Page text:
Philadelphia officials wait to see what’s coming from Trump

    City Finance Director Rob Dubow says around 10 percent of the city's annual spending comes from Washington. (Emma Lee/WHYY

    City Finance Director Rob Dubow says around 10 percent of the city's annual spending comes from Washington. (Emma Lee/WHYY

    As the days count down toward the Donald Trump administration, Philadelphia city officials have surveyed the federal funding the city relies on that could affected by new policies from the White House.

    While the city isn’t making contingency plans yet, some advocates think it should be.

    Finance director Rob Dubow asked city departments to figure out how much city spending relies on money from Washington. The answer: More than $400 million, around 10 ten percent of overall city spending.

    Trump has threatened to eliminate funding for Philadelphia and other “sanctuary cities” that don’t routinely fulfill immigration detainer requests.

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    And there are worries about the impact of the president-elect’s policies on health, education and infrastructure.

    “Some of the things they’ve said, you know, are concerning,” Dubow said in an interview, “but until you actually see an administration come in, and you see what legislation happens, you can’t really say what happens with specificity.”

    Dubow said much of the federal funding the city relies on now, such as money to care for neglected and abused children, comes through formulas in existing legislation that wouldn’t be easy to undo.

    And so, Dubow said, the city is taking “a wait-and-see approach” for now, not making contingency plans.

    Another take

    Robert Field, a Drexel University law professor and health policy expert, said there’s more to consider here than just federal funding streams for city services.

    One example is a gutting of the Affordable Care Act which reverses the expansion of Medicaid under the Affordable Care Act.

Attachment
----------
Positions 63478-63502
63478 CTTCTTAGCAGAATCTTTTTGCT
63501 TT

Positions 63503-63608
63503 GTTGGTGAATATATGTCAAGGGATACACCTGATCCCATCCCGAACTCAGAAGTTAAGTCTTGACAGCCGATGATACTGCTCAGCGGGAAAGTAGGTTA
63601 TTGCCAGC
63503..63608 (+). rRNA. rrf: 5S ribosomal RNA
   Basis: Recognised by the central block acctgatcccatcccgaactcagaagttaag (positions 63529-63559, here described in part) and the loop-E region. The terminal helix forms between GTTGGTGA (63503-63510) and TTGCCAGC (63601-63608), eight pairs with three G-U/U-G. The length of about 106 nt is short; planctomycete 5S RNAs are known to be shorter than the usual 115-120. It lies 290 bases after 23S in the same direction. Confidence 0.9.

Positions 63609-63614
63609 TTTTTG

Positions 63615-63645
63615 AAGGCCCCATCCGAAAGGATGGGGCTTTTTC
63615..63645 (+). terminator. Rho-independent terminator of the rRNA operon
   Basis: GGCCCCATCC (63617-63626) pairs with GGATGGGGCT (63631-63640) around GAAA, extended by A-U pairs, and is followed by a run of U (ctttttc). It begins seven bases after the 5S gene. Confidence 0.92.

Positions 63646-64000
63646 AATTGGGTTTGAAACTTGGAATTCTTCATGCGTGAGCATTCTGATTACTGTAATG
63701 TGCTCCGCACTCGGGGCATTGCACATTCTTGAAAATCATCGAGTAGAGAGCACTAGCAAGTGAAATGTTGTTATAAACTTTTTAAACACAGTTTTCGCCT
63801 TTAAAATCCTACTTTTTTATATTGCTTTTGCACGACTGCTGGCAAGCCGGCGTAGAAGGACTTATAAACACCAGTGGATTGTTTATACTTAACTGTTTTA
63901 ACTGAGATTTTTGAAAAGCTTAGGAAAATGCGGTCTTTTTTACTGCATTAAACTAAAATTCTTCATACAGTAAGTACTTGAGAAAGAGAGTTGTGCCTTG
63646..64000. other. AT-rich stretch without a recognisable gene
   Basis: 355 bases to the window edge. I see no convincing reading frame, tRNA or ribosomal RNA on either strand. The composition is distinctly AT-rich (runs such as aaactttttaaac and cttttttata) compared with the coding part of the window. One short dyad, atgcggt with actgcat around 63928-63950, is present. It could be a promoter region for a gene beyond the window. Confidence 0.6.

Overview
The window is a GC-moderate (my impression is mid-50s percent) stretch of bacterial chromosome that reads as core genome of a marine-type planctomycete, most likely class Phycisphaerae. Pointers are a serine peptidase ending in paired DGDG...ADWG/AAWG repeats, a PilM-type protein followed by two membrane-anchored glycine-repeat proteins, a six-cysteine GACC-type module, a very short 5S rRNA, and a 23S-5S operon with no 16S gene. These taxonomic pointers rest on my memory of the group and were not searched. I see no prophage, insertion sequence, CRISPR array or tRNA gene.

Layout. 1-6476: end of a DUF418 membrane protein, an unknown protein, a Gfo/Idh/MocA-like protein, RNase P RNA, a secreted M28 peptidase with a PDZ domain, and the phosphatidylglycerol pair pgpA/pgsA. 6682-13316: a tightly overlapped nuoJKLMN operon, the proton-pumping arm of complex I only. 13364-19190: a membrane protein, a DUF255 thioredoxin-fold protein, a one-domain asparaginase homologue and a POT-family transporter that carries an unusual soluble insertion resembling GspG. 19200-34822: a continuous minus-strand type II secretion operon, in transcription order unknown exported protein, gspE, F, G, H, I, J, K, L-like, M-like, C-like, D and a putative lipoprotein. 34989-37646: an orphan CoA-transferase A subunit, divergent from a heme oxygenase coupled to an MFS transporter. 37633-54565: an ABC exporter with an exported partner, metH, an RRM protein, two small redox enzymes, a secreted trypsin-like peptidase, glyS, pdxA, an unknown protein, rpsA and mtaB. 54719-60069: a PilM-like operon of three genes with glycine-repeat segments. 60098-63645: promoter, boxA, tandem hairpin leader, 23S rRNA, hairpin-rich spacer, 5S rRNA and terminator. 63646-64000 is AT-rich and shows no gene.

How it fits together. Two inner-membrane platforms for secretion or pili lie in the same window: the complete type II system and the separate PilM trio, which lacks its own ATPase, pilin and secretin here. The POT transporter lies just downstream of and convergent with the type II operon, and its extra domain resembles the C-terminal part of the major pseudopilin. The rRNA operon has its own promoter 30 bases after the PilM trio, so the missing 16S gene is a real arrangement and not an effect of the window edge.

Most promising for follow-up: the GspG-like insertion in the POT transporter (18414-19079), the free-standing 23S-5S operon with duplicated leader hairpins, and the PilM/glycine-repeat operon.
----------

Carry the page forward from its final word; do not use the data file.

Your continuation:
“If that rug were pulled out from people, you’d have a lot of people who are way too poor to buy health insurance, who don’t have jobs that offer insurance, and would have no way to get it,” Field said in an interview. “A lot of those people would need to go to city public health clinics because they wouldn’t be able to afford private physicians.”

    Donna Cooper, executive director of Public Citizens for Children and Youth, said she understands the Kenney administration’s caution, but believes the city needs to think proactively about what might be coming from Washington.

    “I think it’s important that there are pre-emptive messages that explain to the public what’s at risk,” Cooper said, “so that the public can engage and make sure their elected officials, Sens. Casey and Toomey, [and] their house members, are protecting the city of Philadelphia.”

    Field said he thinks the prospect of reversing the expansion of Medicaid creates a natural alliance between cities and hospitals that would be burdened by providing care to far more uninsured people.

    Dubow said city officials will see what unfolds in the next couple of months.

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